Maybe you don’t care for the technical terms. A picture is a picture. Leave the rest to the tech heads.
It matters. Layers. Think of it as layers in a picture. Everything is not all in focus here. The basket at the front is blurred. The wheel in the foreground is slightly blurred. The spinning wheel farthest back is focused. The rocking chair is slightly out of focus.
Ok, so you don’t care. It’s a nice layered look. Spinning stuff and the feel of antiqueness. I like the feel. And yes, everything is in use… except the rocker. It needs a new cane seat. I am working on that. I started but have not finished. Yes, I have talent beyond the operating room.
We get bugs. I get bugs. I get to photograph them – a praying mantis and a bumble bee. Fortuitous? Luck? Chance? The opportunity occurs randomly and not frequently.
I go for the dot in the praying mantis eye.
“A praying mantis has 5 eyes! You would think two would be enough, but not for a hunter like this. Small eyes in the middle of the head are used for detecting light while the big compound eyes are for seeing movement and having depth vision.”
Ok! You learn something new every day. I do not see more than one dot per eye.
“A bumblebee is any of over 250 species in the genus Bombus, part of Apidae, one of the bee families.”
I see one type of bumble bee? More? They sting? Nah! I swat them away from me all the time.
The shot? Get in close. Macro lens. Focus. It seems I cannot quite get in close enough. The macro lens gives me plenty of detail. I’m still working on it. The praying mantis sat on my screen for two days. Oh my?!
The bumble bee was one of several buzzing my passion flowers. It was hard to photograph. The bee was buried under the pistil and partially covered. Focus. I tried and got detail of the pollen covered thorax. Depth of field is so shallow with the macro lens. It was hard to get the bee and flower detail in focus simultaneously.
My present goal was to just get in close and focus on the details.
Getting low will give you another perspective that is often different. It makes the image stand out among all the others you may have. This means getting the camera to a low angle closer to the ground. The foreground will take a greater dominance. So this won’t work on everything. But wildflowers and rocks near the shore come to mind in images that I have seen. The effect makes the scene have more of a sense of depth. The flip side is that the background ship here is much less important.
Sometimes it’s not necessary to see the whole object. In this case the ship is a common shot. But focusing in on a detail of the structure would bring the viewers attention in a way that is unique. It can be the difference that makes the shot stand out. With digital it’s ok to get a wide view and close up. But I find that the zoomed in shots tend to hold more interest.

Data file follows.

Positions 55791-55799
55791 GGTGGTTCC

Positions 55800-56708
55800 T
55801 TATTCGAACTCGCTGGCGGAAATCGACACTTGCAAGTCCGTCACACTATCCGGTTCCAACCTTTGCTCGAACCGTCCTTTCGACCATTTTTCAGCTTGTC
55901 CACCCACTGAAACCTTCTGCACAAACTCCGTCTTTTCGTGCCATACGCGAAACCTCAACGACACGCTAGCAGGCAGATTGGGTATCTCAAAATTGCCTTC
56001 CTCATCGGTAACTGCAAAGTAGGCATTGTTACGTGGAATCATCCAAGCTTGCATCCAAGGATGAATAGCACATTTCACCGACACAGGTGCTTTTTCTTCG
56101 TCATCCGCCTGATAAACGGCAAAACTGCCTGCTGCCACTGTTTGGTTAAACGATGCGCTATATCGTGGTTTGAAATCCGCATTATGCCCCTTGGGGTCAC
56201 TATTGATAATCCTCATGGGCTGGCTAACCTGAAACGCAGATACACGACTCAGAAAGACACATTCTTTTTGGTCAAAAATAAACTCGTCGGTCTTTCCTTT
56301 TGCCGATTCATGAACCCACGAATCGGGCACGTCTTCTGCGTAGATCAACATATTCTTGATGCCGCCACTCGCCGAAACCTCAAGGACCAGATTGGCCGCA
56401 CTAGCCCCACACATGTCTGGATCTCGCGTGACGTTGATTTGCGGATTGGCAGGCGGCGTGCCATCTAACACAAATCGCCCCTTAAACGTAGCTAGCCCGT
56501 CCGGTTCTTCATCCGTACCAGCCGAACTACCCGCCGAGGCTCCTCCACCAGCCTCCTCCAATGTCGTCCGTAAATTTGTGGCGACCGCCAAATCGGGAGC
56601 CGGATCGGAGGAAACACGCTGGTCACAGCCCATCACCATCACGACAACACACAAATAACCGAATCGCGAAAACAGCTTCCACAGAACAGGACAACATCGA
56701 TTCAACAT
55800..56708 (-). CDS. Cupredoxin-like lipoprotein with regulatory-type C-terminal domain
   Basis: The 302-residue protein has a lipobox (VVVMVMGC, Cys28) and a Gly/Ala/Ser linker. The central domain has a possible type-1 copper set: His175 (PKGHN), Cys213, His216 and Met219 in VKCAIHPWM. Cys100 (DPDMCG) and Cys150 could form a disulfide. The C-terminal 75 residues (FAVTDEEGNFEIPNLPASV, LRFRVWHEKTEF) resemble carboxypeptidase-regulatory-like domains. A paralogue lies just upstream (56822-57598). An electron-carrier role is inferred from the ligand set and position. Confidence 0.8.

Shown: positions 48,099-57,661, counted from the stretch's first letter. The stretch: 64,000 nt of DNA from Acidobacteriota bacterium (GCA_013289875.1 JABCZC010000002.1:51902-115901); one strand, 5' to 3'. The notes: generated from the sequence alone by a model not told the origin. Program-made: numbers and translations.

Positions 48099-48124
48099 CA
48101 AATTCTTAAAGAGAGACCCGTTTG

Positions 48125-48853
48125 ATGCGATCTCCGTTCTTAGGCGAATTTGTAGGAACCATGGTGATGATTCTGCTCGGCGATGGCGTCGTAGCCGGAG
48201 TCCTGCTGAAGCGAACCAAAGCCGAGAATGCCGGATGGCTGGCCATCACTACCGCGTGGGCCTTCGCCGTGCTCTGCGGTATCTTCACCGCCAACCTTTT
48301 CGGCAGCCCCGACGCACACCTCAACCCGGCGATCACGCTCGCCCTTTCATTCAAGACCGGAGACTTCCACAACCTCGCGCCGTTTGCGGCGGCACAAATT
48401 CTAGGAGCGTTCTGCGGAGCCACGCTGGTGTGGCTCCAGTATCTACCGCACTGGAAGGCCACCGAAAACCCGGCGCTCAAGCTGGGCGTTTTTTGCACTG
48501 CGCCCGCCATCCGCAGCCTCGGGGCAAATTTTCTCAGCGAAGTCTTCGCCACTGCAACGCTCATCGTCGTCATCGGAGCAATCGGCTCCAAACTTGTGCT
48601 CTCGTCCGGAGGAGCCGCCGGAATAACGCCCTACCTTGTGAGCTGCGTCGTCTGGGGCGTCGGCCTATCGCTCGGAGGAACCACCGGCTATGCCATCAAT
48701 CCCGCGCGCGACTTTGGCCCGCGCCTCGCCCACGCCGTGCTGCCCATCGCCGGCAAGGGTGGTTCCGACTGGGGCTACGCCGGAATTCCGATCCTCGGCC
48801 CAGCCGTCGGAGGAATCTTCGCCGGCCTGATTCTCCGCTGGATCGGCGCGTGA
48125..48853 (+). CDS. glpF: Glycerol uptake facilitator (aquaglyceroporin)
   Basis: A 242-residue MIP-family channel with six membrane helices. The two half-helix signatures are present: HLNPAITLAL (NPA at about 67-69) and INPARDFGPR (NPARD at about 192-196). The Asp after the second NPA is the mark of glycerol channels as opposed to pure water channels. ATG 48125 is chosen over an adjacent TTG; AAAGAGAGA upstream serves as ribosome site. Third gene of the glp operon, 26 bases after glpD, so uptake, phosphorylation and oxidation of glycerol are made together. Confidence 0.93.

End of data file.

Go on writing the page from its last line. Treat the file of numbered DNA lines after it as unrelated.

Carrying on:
it’s an interesting shot. There are foreground elements and there’s the tall ship in the background. What’s disconcerting is the wide angle distortion. It looks like the tall ship is falling out of the picture toward the back. Somehow in a vertical picture the distortion seems more noticeable. But the shot does stop you for a second look. Here’s an instance where cropping can’t really save you. I like the colors, probably helped by a polarizing filter. I am still a sucker for that brilliant blue cloudless sky. Hey! I tried to get all the elements into the image. Not bad, but it could’ve been better.
Jennifer indicates that this is her attempt at panning. It’s a good one. The girl with the yellow hat is in focus while all around her the other elements are blurred. It’s a good way to isolate your subject from a confusing background. To do this one needs to use a slow shutter and move the camera with the direction of the subject’s movement. In this case left to right. If you are accurate, you will come up with something like this. You can also achieve this effect in Photoshop. But it’s more fun in camera.
Well you can at least tell that this is a stormy day. The lighting belies the storm. I didn’t check but presume you used fill flash as usual. This helps the exposure. But it takes away the gloomy mood of an impending storm. It’s another decision you make as to whether to get a good exposure or to play to the mood of the day. With all those colorful clothes this would not have been a shot to convert to black and white.
Hurricane…not so close to the water as it looks! I like the light here…sand…white caps – Susan
Susan, it’s perspective. A photo is a 2D image and depth of field cannot be accurately gauged on a flat image. So yes, the waves looks closer and the effect is nice. There’s not much texture in the sky, but one can’t complain. You have a good shot of the kids. I presume the wind was not to fierce to be a danger.
The electrical box is not a bother Susan. It’s at the edge and not really in view. The upper corner is blurred. It is an example of shallow depth of field. The f-stop is 4.2 and not enough to keep focus on the whole gate. You can use this to your advantage. Here it’s a little distracting. The bricks are interesting. The wreathes are interesting. There’s not too much to tie this image together. I’d have focused on the details of the wreathes. Needs…work.
Susan emailed that she likes the play of the leaves’ shadows over the sculpture. Another recent news story about ‘love’ in Maine revolves around a one woman brothel run from a dance studio in southern Maine near to former President George Bush’s Maine compound. She shot video (of course) and the latest news is about who’s being ‘outed.’ This image is a lot more innocent. I actually like the vertical crop of this square sculpture. The subject is isolated and distracting background is kept to a minimum. The shadows do indeed add some interest. Good job Susan.